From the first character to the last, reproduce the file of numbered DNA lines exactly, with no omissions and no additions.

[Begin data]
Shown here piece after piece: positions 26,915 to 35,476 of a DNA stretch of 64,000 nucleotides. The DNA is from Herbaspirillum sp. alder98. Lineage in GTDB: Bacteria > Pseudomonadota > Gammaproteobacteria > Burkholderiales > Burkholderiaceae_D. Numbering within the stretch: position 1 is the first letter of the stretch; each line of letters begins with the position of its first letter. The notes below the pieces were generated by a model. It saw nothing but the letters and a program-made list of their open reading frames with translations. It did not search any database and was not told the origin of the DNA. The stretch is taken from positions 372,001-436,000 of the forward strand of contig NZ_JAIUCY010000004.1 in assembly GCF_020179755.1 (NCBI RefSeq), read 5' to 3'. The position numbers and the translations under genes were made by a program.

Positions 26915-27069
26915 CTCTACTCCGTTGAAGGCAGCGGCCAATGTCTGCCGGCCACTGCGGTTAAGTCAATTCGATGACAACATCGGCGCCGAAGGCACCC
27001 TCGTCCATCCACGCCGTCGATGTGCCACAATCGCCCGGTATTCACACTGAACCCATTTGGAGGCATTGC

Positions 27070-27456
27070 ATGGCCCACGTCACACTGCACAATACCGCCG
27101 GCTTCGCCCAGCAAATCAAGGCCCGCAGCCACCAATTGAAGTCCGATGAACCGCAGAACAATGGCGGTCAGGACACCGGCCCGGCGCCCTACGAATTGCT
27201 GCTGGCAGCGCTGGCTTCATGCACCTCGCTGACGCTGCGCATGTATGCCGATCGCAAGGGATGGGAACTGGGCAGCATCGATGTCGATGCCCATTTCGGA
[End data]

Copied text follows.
Shown here piece after piece: positions 26,915 to 35,476 of a DNA stretch of 64,000 nucleotides. The DNA is from Herbaspirillum sp. alder98. Lineage in GTDB: Bacteria > Pseudomonadota > Gammaproteobacteria > Burkholderiales > Burkholderiaceae_D. Numbering within the stretch: position 1 is the first letter of the stretch; each line of letters begins with the position of its first letter. The notes below the pieces were generated by a model. It saw nothing but the letters and a program-made list of their open reading frames with translations. It did not search any database and was not told the origin of the DNA. The stretch is taken from positions 372,001-436,000 of the forward strand of contig NZ_JAIUCY010000004.1 in assembly GCF_020179755.1 (NCBI RefSeq), read 5' to 3'. The position numbers and the translations under genes were made by a program.

Positions 26915-27069
26915 CTCTACTCCGTTGAAGGCAGCGGCCAATGTCTGCCGGCCACTGCGGTTAAGTCAATTCGATGACAACATCGGCGCCGAAGGCACCC
27001 TCGTCCATCCACGCCGTCGATGTGCCACAATCGCCCGGTATTCACACTGAACCCATTTGGAGGCATTGC

Positions 27070-27456
27070 ATGGCCCACGTCACACTGCACAATACCGCCG
27101 GCTTCGCCCAGCAAATCAAGGCCCGCAGCCACCAATTGAAGTCCGATGAACCGCAGAACAATGGCGGTCAGGACACCGGCCCGGCGCCCTACGAATTGCT
27201 GCTGGCAGCGCTGGCTTCATGCACCTCGCTGACGCTGCGCATGTATGCCGATCGCAAGGGATGGGAACTGGGCAGCATCGATGTCGATGCCCATTTCGGA